On the debit side of the rocket guns, at this writing, must be listed their lower initial velocity, somewhat around 1800 feet per second, as compared to 2300-3000 for the rifled shells. However, rocket shell initial velocity may be maintained during the entire flight of the rocket projectile, and, in some cases even accelerated. If maintained, the low speed during the projectile flight trajectory makes accurate firing difficult. If accelerated during flight, hits will be difficult to predict, as the firing rate will only be one every few seconds, as compared to many hundreds for machine gun or 20-mm cannon fire. The rapid-fire weapons have tracers interspersed every five rounds, so that fire can be checked by the pilot or gunner. This is impossible with low speed, low firing rate rocket guns. A rifled shell has a known trajectory which, while certain errors may be introduced through differences in the atmosphere, wind or ballistic density, nevertheless allows the aircraft gunner a reasonable opportunity of hitting another plane. For fire to be effective from airplane rocket guns, the range must either be very short, fire be directed in a straight line into the tail of the target, or timed near hit bursting of the shells to be considered as satisfactory.

The redesign of an artillery weapon for aircraft gun use always takes time. A couple of years must have gone into the design of the 75-mm now used by our Air Forces. The gun saw extensive service before news about it was released. In the meantime, experiments with rocket guns have been going on feverishly. The success of our "Bazooka" on land and the known use of rocket guns on aircraft by the Russians and Germans indicates future policy pretty clearly.

This writer predicts, notwithstanding the opinions of some authorities on the subject, that in lieu of increased caliber of rifled guns on warplanes, rocket guns will eventually and gradually supplant all present aircraft weapons. It may take until the next war to see this fully accomplished, but come it will. With jet propelled high speed planes in the offing, the larger we can build our aircraft, the greater the protection we can give to the turbines producing the intense propelling jet. There will come a time when planes will be so cleverly protected that machine gun bullets and perhaps even 20-mm shells w ill be rendered harmless against them. By that time, rocket shells with controllable acceleration will have been designed, and air combat will be a battle of science, a battle of machines and instruments, of radio and electronically-controlled devices manned by imperturbable air gunners pressing tiny buttons and adjusting graduated dials according to fixed charts and directions given them by automatic aircraft range and position computers.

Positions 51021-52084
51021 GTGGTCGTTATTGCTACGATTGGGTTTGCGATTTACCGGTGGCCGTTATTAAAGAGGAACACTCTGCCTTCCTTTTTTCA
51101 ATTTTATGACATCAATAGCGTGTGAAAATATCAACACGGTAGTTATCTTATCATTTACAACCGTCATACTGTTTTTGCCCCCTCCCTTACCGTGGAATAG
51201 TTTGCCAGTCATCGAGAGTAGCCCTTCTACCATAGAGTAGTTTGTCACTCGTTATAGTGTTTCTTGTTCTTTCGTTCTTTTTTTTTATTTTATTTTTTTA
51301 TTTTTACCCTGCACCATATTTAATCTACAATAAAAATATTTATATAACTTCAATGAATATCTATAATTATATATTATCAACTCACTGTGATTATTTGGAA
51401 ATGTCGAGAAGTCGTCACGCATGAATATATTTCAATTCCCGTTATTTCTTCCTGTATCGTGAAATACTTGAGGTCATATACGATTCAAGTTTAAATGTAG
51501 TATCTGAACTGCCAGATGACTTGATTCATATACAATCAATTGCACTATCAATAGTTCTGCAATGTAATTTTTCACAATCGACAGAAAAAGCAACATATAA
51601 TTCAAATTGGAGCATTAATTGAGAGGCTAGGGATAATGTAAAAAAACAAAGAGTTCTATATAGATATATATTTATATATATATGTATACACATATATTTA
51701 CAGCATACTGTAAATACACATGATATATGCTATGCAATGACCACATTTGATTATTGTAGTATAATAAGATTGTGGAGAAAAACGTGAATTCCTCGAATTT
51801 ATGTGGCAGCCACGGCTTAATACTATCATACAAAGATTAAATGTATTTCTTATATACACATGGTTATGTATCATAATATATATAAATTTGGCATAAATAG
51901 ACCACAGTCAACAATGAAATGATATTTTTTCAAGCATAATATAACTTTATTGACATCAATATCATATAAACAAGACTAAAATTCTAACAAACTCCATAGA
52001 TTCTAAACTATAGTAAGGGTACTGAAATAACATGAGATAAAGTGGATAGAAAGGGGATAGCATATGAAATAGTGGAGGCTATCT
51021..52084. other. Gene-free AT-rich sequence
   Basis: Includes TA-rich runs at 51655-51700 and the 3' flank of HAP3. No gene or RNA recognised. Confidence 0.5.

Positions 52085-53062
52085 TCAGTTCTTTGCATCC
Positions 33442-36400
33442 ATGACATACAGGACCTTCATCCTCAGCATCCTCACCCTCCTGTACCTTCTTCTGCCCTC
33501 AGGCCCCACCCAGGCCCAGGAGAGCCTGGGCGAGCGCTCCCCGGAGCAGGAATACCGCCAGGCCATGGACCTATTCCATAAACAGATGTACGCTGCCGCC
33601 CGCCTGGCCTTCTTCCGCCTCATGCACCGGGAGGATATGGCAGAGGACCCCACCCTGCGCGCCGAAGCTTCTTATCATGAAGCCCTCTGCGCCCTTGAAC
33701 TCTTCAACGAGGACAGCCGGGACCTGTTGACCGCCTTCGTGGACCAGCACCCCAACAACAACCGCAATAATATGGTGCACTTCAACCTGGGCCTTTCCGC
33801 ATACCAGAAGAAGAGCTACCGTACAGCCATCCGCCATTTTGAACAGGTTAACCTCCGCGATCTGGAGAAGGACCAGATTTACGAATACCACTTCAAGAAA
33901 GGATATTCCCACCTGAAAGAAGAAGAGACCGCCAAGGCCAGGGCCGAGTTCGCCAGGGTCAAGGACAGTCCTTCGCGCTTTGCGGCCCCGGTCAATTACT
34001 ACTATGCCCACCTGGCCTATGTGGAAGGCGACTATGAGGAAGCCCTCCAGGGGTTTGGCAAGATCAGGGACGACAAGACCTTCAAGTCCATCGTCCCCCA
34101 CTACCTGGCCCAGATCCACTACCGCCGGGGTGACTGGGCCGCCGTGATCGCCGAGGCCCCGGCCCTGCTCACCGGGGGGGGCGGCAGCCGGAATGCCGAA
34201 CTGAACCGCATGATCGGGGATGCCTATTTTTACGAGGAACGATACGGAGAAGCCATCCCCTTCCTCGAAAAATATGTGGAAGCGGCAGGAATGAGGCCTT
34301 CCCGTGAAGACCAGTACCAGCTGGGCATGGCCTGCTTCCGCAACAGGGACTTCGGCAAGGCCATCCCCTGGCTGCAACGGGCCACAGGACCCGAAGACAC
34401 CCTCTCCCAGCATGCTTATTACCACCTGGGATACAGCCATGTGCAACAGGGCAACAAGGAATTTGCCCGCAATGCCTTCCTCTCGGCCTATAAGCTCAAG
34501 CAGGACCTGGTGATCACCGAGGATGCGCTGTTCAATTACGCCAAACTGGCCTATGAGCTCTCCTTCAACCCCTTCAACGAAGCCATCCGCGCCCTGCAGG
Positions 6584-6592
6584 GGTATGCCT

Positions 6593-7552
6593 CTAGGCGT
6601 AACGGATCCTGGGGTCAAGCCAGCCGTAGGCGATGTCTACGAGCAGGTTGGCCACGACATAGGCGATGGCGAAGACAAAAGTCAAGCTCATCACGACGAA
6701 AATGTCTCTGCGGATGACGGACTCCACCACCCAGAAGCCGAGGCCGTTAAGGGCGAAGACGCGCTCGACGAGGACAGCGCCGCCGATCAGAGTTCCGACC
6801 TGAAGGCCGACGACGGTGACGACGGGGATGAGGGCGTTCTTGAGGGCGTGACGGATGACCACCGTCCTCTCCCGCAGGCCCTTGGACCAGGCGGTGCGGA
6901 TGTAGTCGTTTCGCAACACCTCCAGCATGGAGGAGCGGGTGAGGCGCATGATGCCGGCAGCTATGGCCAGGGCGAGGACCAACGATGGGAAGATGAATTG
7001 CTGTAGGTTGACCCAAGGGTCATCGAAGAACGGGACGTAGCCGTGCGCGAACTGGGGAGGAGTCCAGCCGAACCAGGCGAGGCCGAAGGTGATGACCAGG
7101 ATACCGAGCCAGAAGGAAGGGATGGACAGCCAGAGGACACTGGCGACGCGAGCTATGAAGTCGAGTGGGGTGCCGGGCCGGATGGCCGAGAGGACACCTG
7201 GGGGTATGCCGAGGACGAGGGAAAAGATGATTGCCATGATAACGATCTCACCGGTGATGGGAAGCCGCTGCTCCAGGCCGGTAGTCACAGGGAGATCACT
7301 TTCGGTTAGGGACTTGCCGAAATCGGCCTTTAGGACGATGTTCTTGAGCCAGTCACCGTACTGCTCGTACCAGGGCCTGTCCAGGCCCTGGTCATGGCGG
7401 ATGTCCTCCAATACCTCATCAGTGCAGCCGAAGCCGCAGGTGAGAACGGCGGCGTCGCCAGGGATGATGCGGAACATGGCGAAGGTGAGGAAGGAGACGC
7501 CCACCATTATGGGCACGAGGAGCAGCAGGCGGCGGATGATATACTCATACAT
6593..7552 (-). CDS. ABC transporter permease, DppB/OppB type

The weights and lengths of all artillery type ammunition are based upon certain formulae which cannot be exceeded much beyond the limits given below. Variations which occur are caused by special design considerations, governed by military purposes, which directly affect the velocity, range, and penetration of the projectile.

Generally speaking, the weight of a projectile is roughly (caliber in ins)2/2, while the length is from 4 to 6 calibers. The length of a 3-inch shell may be anywhere from twelve to eighteen inches, and the weight about thirteen pounds.

The 90-mm gun for both land and anti-aircraft use seems the logical follow-up for the 75 in aircraft. The 105-mm is the next in line, while the 155-mm is the extreme possibility, and will doubtless be outclassed by rocket weapons.

The ranges of all of these large caliber shells far exceed those of the rapid fire automatic weapons, and average 10,000 yards and more. These ranges are necessary for effective air to ground gunfire.

This article was originally published in the March, 1944, issue of Air Tech magazine, vol 4, no 3, pp 33-35, 80.
Photos credited to North American Aviation, Inc, European Picture Service, Air News.
The PDF of this article includes two photos of cannon-armed B-25s (-G or -H), two photos of what appears to be a Nebelwerfer 41 rocket launcher, a photo spread showing relative sizes of .22, .30 (apparently .30-06), .50, 20-mm and 37-mm rounds, and a diagram showing internal construction of some kinds of rounds.